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Handhelds

Apple iPad Reviewed 443

Posted by samzenpus
from the under-the-hood dept.
adeelarshad82 writes "Since the iPad's initial introduction back in January, many of us still wonder why we should drop hundreds of dollars for what is termed as a large iPod. Missing features like support for multitasking, a built-in camera for video chats, and Flash support in Safari only add to the dilemma. However, a recently published review of the iPad starts to clear up these doubts. To begin with, the iPad is packing some real quality gear under the hood. Even though the in-house-designed 1GHz A4 chip got little official comment from Apple, the touch screen's instantaneous responses prove that it is outstandingly fast. Furthermore, the iPad runs iPhone OS 3.2, and is currently the only device that runs this version of the operating system. iPad's graphics capabilities come from a PowerVR SGX GPU, similar to the one found in the iPhone 3GS and iPod Touch. It can render about 28 million polygons/second, which is more powerful than the Qualcomm Snapdragon found in devices like the HTC HD2. Also, iPad's extraordinary battery life is not just a myth. According to the lab tests, the battery netted a respectable 9 hours and 25 minutes, very close to Apple's claims of 10 hours."
Microsoft

Office 2007SP2 ODF Interoperability Very Bad 627

Posted by CmdrTaco
from the are-you-really-surprised dept.
David Gerard writes "Microsoft Office 2007 SP2 claims support for ODF 1.1. With hard work and careful thinking, they have successfully achieved technical compliance but zero interoperability! MSO 2007sp2 won't read ODF 1.1 from any other existing application, and its ODF is only readable by the CleverAge plugin. The post goes into detail as to how it manages this so thoroughly."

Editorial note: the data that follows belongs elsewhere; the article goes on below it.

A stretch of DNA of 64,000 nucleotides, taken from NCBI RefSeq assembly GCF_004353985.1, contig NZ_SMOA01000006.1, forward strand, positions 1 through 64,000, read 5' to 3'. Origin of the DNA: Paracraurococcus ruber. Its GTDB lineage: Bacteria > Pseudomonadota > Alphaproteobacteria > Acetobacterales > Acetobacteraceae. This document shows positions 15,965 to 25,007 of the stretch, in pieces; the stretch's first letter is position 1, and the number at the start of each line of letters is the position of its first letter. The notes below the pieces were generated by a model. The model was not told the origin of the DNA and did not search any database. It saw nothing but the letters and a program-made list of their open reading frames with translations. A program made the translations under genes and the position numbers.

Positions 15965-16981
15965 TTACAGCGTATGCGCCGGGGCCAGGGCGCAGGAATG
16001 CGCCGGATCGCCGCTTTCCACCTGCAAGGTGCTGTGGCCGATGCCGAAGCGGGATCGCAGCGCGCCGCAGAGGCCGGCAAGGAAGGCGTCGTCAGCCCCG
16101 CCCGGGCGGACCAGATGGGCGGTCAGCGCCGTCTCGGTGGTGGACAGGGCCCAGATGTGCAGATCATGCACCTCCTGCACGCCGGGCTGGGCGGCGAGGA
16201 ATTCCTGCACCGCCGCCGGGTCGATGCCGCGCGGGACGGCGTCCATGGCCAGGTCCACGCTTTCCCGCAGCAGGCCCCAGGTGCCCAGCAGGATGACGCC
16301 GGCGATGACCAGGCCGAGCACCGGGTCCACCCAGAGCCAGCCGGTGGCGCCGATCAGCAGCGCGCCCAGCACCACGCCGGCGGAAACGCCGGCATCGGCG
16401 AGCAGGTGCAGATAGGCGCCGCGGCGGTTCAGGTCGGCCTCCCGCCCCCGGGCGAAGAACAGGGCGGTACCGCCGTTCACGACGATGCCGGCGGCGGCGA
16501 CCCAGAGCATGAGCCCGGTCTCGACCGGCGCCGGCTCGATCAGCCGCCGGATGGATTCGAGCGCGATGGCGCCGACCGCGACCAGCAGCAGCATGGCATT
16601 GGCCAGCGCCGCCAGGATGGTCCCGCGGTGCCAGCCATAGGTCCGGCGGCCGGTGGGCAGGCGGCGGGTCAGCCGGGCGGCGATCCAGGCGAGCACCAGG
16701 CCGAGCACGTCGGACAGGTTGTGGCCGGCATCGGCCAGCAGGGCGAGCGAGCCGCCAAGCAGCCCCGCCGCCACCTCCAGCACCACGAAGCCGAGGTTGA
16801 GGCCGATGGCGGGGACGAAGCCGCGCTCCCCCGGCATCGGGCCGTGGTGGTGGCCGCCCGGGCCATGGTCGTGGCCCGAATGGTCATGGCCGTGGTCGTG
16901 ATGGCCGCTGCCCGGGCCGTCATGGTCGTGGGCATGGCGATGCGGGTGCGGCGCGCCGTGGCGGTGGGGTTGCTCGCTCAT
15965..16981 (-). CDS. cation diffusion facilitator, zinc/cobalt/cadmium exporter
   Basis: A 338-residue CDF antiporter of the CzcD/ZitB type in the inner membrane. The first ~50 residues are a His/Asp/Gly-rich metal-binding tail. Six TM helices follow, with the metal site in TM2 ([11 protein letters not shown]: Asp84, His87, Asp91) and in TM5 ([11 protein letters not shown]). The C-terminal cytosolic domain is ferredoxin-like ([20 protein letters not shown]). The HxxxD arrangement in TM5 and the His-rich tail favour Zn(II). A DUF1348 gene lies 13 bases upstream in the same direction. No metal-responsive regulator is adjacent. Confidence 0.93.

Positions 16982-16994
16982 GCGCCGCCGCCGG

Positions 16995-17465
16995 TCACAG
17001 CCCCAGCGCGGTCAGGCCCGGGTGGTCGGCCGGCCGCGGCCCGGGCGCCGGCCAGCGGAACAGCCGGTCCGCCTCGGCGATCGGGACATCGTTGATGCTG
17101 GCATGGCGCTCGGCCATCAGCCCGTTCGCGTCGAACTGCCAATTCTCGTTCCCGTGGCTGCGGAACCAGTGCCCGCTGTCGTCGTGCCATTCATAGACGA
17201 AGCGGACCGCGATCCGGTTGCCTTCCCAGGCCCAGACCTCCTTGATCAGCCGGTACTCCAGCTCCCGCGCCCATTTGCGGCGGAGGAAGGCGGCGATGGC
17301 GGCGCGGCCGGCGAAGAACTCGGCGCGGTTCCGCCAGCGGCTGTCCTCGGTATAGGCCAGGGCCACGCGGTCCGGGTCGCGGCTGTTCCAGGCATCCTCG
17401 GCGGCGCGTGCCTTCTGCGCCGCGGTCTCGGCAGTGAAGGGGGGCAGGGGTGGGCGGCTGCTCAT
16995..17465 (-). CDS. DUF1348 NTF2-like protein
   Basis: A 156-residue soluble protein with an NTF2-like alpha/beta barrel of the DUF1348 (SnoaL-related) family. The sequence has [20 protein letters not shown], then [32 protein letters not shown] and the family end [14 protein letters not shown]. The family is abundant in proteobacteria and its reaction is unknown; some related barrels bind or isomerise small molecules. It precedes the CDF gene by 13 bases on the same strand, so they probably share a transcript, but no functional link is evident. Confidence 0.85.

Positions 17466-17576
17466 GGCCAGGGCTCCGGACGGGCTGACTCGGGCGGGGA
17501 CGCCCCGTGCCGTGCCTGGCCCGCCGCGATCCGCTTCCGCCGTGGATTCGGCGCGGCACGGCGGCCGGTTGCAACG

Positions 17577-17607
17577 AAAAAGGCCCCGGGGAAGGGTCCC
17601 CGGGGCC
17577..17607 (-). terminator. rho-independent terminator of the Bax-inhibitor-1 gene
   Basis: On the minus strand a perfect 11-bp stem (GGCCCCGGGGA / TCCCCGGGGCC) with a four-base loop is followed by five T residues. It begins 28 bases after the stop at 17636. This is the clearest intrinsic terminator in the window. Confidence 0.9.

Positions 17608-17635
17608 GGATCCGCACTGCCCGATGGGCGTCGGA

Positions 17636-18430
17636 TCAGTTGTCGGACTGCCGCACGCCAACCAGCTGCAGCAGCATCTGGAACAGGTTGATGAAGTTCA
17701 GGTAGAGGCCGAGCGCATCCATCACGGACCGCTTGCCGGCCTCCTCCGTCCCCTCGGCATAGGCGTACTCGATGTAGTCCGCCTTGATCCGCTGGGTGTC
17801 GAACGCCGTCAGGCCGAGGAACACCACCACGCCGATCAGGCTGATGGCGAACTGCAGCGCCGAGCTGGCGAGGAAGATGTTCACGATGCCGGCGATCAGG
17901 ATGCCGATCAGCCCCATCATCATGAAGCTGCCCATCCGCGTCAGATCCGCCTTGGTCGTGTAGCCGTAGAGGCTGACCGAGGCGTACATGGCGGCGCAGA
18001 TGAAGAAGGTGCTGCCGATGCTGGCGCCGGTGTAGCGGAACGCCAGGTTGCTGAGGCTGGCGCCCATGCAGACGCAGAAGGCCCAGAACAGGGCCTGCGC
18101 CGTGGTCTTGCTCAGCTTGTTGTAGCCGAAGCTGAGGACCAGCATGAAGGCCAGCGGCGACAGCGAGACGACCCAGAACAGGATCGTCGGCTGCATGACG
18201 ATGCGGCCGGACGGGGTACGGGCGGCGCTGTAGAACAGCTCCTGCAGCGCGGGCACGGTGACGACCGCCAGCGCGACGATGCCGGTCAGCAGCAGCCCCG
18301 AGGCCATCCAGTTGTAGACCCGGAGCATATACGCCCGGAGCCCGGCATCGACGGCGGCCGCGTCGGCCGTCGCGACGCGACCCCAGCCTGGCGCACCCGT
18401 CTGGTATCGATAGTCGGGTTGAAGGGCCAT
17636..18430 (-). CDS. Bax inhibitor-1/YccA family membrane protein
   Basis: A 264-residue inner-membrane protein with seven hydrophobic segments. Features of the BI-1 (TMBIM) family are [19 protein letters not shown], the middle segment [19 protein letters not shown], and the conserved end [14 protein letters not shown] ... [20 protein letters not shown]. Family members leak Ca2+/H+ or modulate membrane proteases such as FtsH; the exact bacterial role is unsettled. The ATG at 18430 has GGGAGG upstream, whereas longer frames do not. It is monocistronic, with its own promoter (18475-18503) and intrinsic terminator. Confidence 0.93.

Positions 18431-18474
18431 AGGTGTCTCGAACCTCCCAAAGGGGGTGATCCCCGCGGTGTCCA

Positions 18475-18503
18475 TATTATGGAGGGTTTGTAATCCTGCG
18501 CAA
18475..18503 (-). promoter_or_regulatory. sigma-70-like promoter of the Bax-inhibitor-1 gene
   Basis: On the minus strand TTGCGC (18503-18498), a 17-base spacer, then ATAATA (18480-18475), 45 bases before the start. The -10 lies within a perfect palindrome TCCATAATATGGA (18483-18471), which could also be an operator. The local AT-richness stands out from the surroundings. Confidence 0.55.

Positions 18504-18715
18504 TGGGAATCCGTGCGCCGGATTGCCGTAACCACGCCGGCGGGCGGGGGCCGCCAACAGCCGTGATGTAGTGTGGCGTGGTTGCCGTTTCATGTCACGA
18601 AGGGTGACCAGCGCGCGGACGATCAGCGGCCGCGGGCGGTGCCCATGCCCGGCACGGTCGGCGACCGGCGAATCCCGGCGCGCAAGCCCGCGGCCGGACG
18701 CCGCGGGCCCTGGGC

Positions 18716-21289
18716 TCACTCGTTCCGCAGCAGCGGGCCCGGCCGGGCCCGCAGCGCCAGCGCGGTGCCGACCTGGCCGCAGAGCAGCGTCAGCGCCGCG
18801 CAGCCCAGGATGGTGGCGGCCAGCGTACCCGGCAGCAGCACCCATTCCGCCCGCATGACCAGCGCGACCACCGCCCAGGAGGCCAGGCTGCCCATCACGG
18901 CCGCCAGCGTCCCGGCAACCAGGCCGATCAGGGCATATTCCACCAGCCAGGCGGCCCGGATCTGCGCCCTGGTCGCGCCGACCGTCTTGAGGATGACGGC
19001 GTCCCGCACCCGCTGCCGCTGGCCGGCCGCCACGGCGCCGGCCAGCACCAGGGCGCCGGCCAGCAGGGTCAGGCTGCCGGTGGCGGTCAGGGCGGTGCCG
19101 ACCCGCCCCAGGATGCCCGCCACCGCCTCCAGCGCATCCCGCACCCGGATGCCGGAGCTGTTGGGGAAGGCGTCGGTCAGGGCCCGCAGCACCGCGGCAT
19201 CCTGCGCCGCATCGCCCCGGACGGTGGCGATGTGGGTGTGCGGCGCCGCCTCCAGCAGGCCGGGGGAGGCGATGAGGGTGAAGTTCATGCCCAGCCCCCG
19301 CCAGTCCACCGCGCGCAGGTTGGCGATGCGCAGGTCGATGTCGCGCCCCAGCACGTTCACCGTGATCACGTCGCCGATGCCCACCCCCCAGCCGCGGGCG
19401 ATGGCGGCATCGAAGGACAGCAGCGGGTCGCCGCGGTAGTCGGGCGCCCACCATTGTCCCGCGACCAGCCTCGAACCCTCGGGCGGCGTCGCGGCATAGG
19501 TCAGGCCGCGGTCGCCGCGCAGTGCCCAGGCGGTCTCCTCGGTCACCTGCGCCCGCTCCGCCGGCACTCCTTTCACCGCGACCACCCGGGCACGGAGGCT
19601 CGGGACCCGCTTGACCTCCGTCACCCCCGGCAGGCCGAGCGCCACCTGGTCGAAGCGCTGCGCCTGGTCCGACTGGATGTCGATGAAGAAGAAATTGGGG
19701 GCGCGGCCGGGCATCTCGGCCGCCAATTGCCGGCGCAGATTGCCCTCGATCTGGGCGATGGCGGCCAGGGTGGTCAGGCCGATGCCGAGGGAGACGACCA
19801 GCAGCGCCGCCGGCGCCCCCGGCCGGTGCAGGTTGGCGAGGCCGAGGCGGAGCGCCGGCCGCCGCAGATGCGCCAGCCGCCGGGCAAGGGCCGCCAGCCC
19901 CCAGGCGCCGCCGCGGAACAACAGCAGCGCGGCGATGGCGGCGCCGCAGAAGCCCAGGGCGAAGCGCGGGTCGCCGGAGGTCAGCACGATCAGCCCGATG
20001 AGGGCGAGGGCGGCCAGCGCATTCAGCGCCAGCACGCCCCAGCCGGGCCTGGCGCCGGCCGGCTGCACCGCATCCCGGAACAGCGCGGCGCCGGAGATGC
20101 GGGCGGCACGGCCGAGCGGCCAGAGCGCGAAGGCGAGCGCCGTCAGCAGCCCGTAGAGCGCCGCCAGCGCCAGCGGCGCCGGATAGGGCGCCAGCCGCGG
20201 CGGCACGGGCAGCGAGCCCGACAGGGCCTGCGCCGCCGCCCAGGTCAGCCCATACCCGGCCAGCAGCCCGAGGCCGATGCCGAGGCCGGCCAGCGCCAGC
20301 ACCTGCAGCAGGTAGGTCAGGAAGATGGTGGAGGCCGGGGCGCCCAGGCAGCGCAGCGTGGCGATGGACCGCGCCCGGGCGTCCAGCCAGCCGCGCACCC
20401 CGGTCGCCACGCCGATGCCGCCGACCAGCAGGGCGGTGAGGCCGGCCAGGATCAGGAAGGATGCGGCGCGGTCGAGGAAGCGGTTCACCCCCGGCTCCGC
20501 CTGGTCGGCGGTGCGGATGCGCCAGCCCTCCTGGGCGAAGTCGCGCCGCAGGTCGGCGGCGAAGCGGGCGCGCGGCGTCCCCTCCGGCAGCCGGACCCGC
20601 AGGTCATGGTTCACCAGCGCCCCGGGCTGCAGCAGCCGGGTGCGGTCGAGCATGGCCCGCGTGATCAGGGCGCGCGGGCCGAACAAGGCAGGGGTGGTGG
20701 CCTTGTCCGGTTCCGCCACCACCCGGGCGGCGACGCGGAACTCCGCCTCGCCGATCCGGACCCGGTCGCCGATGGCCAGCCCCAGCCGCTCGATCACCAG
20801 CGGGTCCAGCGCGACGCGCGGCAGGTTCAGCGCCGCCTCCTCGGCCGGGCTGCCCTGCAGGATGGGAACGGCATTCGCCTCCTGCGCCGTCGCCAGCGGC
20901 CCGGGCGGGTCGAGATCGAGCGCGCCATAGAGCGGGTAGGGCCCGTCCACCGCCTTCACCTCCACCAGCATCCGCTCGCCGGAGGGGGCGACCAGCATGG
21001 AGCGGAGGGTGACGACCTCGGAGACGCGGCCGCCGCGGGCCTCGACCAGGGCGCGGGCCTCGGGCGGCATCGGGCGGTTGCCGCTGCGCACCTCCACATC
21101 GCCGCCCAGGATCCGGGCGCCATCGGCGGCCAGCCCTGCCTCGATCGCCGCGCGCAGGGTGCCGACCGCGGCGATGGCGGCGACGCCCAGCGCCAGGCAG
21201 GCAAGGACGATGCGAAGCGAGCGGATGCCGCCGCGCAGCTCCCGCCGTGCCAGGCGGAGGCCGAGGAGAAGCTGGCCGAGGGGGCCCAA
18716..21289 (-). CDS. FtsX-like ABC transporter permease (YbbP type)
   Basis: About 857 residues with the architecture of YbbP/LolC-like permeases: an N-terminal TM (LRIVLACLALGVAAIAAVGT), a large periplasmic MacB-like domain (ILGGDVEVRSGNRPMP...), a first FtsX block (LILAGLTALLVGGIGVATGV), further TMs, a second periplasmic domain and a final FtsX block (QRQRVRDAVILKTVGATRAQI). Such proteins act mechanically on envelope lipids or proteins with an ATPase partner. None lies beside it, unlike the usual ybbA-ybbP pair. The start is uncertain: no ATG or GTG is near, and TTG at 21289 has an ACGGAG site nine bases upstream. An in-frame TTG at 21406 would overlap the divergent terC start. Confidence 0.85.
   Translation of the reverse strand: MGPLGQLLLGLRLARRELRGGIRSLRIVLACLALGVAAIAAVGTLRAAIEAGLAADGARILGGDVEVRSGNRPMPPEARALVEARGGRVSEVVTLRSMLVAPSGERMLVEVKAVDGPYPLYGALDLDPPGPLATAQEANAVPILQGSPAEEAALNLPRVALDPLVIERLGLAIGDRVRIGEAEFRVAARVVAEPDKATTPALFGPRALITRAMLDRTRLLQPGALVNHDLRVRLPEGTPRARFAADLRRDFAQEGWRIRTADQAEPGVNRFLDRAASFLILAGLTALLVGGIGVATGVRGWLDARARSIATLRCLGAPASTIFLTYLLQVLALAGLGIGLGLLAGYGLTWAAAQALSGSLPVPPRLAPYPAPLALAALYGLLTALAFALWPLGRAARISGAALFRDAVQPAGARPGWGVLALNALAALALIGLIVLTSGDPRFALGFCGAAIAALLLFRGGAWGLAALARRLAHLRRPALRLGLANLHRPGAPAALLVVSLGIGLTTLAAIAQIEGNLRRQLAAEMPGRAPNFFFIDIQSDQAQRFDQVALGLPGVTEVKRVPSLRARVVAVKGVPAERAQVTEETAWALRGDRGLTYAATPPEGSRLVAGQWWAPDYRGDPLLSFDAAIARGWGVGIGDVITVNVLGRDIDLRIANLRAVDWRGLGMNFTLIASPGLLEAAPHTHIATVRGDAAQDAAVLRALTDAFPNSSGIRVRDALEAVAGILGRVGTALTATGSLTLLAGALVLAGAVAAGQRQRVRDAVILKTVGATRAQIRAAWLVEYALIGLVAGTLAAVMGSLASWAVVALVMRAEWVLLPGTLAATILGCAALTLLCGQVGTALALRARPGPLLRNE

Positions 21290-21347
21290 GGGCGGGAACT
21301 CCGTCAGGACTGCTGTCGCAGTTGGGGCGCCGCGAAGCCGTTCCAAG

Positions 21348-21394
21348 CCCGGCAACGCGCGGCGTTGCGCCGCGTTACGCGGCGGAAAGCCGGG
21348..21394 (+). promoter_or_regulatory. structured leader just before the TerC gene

Education

Best Paradigm For a First Programming Course? 592

Posted by kdawson
from the buddy-can-you-paradigm dept.
Keyper7 writes "The first programming course I had during my computer science schooling, aptly named 'Introduction to Programming,' was given in C because its emphasis was on imperative programming. A little before I graduated, though, it was decided that the focus would change to object-oriented programming with Java. (I must emphasize that the change was not made because of any hype about Java or to dumb down the course; back then and still, it's presented by good Java programmers who try to teach good practices and do not encourage excessive reliance on libraries.) But the practices taught are not paradigm-independent, and this sparked a discussion that continues to this day: which paradigm is most appropriate to introduce programming? Besides imperative and object-oriented, I know teachers who firmly believe that functional programming is the best choice. I'm interested in language-independent opinions that Slashdotters might have on this matter. Which paradigm is good to introduce programming while keeping a freshman's mind free enough for him/her to learn other paradigms afterwards?"
The Courts

Apple Believes Someone Is Behind Psystar 606

Posted by CmdrTaco
from the put-on-your-foil-hats dept.
rgraham writes "From the article on Growler: 'Apple apparently believes that somebody else is behind Psystar, which might help to explain why a major law firm would take on what seems like a fly-by-night's case; also why Psystar has been so bold in continuing to sell its products. I knew this thing felt funny. As Alice in Wonderland might put it, "It gets interestinger and interestinger."'"
The Internet

New .tel TLD Now In Use 175

Posted by timothy
from the pay-at-the-tel-booth dept.
rockwood reports that the .tel top level domain has been deployed, "in a first attempt at pushing the recently approved .tel... The top-level domain .tel was approved by ICANN as a sponsored TLD launching on Wednesday, December 3, 2008 to trademark owners of national effect and on February 3, 2009 to anyone who wishes to apply. Its main purpose is as a single management and publishing point for 'internet communication' services, providing a global contacts directory service by housing all types of contact information directly in the DNS."
Patents

Rewriting a Software Product After Quitting a Job? 604

Posted by kdawson
from the clean-room-white-coats dept.